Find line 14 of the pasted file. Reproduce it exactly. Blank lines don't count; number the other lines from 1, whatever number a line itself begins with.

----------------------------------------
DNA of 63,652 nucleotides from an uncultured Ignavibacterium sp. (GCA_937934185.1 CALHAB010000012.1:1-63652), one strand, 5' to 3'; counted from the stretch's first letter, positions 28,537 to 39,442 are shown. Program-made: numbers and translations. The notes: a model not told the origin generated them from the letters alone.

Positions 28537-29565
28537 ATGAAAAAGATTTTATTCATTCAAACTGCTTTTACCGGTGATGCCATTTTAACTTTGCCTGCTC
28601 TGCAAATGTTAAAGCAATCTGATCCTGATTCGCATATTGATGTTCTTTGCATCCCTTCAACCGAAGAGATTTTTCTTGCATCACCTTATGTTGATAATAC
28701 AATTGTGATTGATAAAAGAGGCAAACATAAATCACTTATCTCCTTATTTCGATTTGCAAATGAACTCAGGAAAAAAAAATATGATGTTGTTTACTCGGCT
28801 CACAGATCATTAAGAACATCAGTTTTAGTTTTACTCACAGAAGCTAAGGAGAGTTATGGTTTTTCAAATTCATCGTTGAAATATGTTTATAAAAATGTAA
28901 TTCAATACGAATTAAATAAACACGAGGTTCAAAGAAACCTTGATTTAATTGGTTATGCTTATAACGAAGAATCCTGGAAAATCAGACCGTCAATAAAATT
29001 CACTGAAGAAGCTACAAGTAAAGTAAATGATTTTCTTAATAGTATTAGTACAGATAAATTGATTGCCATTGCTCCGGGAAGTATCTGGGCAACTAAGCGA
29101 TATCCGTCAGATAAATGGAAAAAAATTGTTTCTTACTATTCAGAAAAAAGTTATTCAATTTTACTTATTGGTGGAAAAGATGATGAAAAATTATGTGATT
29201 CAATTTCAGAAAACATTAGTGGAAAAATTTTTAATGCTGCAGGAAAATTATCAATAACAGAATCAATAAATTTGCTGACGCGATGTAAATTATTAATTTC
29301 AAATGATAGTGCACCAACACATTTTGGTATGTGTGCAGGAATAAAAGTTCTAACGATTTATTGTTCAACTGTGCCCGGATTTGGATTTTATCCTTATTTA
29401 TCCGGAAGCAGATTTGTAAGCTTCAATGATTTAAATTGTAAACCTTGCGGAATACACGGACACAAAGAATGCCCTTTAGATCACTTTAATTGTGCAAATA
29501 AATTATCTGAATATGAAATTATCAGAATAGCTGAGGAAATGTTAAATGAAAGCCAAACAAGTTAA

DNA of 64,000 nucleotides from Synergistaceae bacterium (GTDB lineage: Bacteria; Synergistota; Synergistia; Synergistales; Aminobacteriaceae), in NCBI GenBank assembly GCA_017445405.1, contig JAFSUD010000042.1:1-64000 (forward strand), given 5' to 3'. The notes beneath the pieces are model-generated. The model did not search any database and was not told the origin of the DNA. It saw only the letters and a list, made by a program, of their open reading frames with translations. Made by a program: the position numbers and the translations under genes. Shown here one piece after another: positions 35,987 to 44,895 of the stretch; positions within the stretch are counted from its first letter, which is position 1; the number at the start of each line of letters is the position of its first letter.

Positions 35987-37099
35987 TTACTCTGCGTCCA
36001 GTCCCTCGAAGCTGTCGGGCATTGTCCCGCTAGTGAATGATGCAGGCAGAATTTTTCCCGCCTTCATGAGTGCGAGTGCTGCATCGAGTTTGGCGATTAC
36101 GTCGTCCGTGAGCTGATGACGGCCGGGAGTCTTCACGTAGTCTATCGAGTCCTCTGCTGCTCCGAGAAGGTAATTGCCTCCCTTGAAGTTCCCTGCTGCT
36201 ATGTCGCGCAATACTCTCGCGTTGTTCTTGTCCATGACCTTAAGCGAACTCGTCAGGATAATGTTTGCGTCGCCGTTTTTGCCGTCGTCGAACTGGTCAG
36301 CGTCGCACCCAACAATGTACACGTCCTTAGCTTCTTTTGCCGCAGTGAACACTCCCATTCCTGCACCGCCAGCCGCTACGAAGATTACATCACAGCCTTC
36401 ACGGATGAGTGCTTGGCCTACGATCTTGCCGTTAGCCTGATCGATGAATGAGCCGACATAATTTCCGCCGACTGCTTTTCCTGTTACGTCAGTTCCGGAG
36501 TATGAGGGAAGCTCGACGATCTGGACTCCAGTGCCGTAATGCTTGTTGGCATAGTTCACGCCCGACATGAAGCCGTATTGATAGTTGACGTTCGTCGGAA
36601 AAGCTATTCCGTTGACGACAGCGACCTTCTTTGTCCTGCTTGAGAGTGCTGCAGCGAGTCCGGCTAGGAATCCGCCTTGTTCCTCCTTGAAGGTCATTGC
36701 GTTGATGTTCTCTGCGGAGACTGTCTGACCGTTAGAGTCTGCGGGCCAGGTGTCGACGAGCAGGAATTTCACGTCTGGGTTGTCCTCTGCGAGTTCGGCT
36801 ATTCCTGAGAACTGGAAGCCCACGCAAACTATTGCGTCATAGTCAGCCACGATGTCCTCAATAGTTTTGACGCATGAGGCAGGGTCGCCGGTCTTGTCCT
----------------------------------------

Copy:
DNA of 64,000 nucleotides from Synergistaceae bacterium (GTDB lineage: Bacteria; Synergistota; Synergistia; Synergistales; Aminobacteriaceae), in NCBI GenBank assembly GCA_017445405.1, contig JAFSUD010000042.1:1-64000 (forward strand), given 5' to 3'. The notes beneath the pieces are model-generated. The model did not search any database and was not told the origin of the DNA. It saw only the letters and a list, made by a program, of their open reading frames with translations. Made by a program: the position numbers and the translations under genes. Shown here one piece after another: positions 35,987 to 44,895 of the stretch; positions within the stretch are counted from its first letter, which is position 1; the number at the start of each line of letters is the position of its first letter.